An important role of the veterinary profession is to support the health and welfare of all animals in their care – and essential parts of these include the following.
- All veterinary students must be trained in the husbandry and medicine of mammals and birds raised for food, as well as acquiring an understanding of the structure and processes of relevant parts of the food industry. Applicants for UK veterinary courses should be aware that participation in these elements of the veterinary course is compulsory at all UK veterinary schools. For example, the RCVS Standards and Guidance for the Accreditation of Veterinary Degree Programmes stipulate that the core veterinary curriculum must include visits to abattoirs.
- Animals are used in biomedical research, and in the UK this is regulated by the Home Office. All veterinary students must have an understanding of the framework under which scientific procedures are carried out on animals, and have familiarity with the husbandry and medicine of species commonly used in research. However, there is currently no requirement to engage in practical work in a setting where such procedures are taking place.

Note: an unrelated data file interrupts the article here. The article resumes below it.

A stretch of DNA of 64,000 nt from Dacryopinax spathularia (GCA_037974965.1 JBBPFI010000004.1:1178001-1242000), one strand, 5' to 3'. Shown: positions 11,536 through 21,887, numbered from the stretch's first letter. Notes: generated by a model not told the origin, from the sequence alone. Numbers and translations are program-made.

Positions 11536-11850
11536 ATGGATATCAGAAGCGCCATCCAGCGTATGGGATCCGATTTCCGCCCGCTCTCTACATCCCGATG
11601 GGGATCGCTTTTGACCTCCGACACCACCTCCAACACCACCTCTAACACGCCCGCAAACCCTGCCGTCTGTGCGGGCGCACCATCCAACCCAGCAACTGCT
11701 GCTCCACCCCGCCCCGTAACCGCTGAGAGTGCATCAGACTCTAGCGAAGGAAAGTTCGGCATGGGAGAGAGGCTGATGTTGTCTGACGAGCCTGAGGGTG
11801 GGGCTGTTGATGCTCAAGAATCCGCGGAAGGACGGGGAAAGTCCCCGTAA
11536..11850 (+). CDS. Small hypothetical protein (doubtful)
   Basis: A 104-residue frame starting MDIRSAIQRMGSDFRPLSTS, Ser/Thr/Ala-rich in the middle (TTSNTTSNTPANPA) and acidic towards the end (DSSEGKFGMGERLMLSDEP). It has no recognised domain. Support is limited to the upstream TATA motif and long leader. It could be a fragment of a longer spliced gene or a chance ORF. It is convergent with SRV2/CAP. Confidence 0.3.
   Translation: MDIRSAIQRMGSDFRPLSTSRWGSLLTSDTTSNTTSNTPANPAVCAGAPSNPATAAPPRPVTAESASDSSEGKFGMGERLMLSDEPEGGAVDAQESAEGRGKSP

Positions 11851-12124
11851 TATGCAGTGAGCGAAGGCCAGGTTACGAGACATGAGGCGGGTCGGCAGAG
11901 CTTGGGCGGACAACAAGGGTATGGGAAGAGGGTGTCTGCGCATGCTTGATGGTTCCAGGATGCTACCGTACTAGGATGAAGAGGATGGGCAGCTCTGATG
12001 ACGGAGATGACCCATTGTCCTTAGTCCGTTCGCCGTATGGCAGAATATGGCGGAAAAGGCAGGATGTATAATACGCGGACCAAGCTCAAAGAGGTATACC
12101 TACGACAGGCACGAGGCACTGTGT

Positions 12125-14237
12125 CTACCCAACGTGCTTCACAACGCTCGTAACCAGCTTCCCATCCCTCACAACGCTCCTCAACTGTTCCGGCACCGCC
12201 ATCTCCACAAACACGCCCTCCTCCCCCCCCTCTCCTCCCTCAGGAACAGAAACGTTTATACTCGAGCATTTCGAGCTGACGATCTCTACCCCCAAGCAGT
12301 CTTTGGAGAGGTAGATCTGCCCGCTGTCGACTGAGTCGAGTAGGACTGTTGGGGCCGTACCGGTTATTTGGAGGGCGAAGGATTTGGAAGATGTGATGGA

- Euthanasia is an essential part of ensuring the welfare of the animals in the care of veterinary surgeons. Because of this, it is compulsory for all veterinary students to understand the principles and practice of methods of euthanasia, and as part of the course all students will be present in settings where euthanasia is taking place, and may be asked to assist.
You should be aware that while religious expression and ethical veganism are considered protected characteristics under the Equality Act, and legal exemptions will be taken into account, the Act does not provide a requirement to compromise competence standards in respect of any protected characteristic.
We do of course welcome debate about the ethical, economic and environmental dimensions of raising animals for scientific research or to produce food, but that does not remove the requirement for veterinary students to complete all elements of the course. All values and beliefs are respected at UK veterinary schools, and the schools continue to work with the regulator about how learning experiences can be developed in the future.